Former President Trump speaks at a rally at the Lorain County Fairgrounds in Wellington, Ohio, on June 26. Trump has frequently touted the VA Accountability and Whistleblower Protection Act as one of his key legislative accomplishments.

Former President Trump speaks at a rally at the Lorain County Fairgrounds in Wellington, Ohio, on June 26. Trump has frequently touted the VA Accountability and Whistleblower Protection Act as one of his key legislative accomplishments. Tony Dejak / AP

Panel Reaffirms Blow to Trump's Signature Civil Service Reform, Again Calling for Rehiring of Fired Workers

Labor authority dismisses VA's attempt for further consideration of the case.

The Veterans Affairs Department has lost another appeal in a labor battle, striking another blow to its effort to salvage a key reform President Trump ushered into law to ease the firing of employees. 

The Federal Labor Relations Authority has affirmed its decision that in part unwound VA’s implementation of the 2017 VA Accountability and Whistleblower Protection Act, a law that made it easier to fire employees. The department had sought to convince FLRA to reconsider its decision in the waning months of Trump’s presidency, but the panel found VA made no compelling argument for it to do so. 

Trump repeatedly highlighted the act as one of the key legislative accomplishments of his term. FLRA first upheld a 2018 arbitrator’s ruling last year, which found VA violated its collective bargaining agreement with the American Federation of Government Employees when it eliminated “performance improvement plans” from the pre-disciplinary process. The denial of VA’s motion to reconsider reaffirms a requirement for VA to reinstate all employees fired without first being provided such a plan.

“Mere disagreement with or attempts to relitigate conclusions reached by the authority are insufficient to establish extraordinary circumstances” necessary for reconsideration, the panel wrote in its new decision. “These are the same arguments that the authority addressed in [the original case] and are therefore merely disagreement with and an attempt to relitigate the authority’s conclusions.” 

Trump, VA and lawmakers in both parties have heralded the law as a significant step in cracking down on misbehaving and poorly performing employees, but its enforcement has been mired in controversy since its passage. A federal court ruled last year that VA could not apply the law retroactively and appellate judges could review whether VA’s selected punishment fit an employee’s alleged misbehavior.

AFGE brought the case for mediation after VA issued a series of memoranda that said VA was no longer required to give employees 90 days to improve and performance improvement plans—or PIPs—would not be used. The union said that violated specific clauses in its collective bargaining agreement requiring those steps for employees identified for poor performance.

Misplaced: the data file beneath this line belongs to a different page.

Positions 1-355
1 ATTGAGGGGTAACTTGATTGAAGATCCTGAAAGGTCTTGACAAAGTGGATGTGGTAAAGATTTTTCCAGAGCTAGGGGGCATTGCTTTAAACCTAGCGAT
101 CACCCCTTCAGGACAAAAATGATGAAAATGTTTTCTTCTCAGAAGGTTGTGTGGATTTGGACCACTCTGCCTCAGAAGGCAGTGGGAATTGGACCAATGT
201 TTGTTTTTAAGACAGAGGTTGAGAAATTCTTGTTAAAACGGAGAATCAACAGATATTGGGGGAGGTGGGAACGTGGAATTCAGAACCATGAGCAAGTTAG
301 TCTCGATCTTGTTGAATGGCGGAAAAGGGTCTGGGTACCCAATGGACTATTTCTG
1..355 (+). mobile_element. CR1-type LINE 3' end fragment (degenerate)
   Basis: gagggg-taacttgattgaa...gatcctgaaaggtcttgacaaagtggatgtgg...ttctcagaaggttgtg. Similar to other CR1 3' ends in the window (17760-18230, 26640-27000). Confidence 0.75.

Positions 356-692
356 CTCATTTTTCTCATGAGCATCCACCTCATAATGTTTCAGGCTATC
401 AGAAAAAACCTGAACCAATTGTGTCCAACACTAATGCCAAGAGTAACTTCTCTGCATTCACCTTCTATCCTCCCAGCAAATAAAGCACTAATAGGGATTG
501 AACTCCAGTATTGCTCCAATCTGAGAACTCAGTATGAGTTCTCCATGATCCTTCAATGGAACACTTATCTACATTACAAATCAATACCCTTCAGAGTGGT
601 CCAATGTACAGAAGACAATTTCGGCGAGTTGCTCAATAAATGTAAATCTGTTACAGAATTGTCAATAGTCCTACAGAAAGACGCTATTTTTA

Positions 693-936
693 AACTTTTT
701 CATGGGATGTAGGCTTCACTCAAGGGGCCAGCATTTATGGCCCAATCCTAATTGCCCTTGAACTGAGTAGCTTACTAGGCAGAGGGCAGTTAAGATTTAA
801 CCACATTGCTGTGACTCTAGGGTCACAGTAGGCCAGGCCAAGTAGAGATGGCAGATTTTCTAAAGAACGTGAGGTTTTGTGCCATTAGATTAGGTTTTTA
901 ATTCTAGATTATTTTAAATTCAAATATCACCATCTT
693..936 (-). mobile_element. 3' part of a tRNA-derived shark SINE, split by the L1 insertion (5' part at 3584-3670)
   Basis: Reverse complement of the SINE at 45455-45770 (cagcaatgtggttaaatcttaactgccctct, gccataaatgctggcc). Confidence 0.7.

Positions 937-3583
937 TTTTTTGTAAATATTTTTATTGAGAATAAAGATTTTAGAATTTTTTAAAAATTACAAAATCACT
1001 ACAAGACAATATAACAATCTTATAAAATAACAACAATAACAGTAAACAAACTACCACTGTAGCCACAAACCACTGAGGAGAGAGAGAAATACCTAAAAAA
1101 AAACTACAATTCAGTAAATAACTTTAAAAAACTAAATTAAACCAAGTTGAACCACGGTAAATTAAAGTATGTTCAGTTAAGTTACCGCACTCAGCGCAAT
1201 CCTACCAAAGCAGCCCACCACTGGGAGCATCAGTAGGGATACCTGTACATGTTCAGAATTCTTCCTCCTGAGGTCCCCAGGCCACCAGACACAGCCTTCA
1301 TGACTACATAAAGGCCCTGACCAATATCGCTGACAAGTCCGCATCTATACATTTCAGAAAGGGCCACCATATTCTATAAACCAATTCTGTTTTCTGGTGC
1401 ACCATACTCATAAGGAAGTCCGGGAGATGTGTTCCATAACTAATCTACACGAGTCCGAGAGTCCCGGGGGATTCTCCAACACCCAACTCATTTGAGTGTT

VA argued before FLRA, as it did before a mediator two years prior, that the contents of the 2017 accountability law superseded the provisions of its contract requiring the improvement plans. The authority agreed with the arbitrator, however, in ruling the law dealt only with the timeline for carrying out a firing or other punishment after VA provided the disciplinary notice. Because the PIPs are intended to improve performance well before the actual issuance of a punishment, FLRA said, the law has no bearing on them.

The FLRA decision once again requires VA to resume compliance with its collective bargaining agreement, rescind any adverse action against AFGE-represented employees who did not first receive a performance improvement plan, and reinstate any fired worker at the department, including back pay, restored leave and other benefits. VA will also pay AFGE’s attorney fees, though it can still appeal the ruling to federal court. 

Mark Ballesteros, a VA spokesman, said the department—which can still appeal to the federal circuit—is "reviewing the FLRA's decision to determine its next course of action." The Biden administration, however, has forged a completely different path with federal employee unions and has promised to reverse all of Trump’s efforts to water down civil service laws, making it less likely the department will fight the ruling further. 

AFGE originally brought the case to mediation on behalf of its employees at the Veterans Benefits Administration, but the union has since said it expects the ruling to apply across the department. It is unclear exactly how many VA employees could be impacted by the ruling, but public data show the department has fired more than 10,000 employees since the accountability law and subsequent memoranda revoking performance improvement plans went into effect. AFGE represents more than two-thirds of the department's more than 400,000 workers, and the union expects the number of impacted employees is at least in the hundreds.

While the bill won broad bipartisan support, lawmakers consistently accused the Trump administration of flouting congressional intent in implementing it. Trump frequently cited the success of the accountability law among his most significant accomplishments, saying it has enabled the department to get rid of “sadists” and “thieves” in its ranks.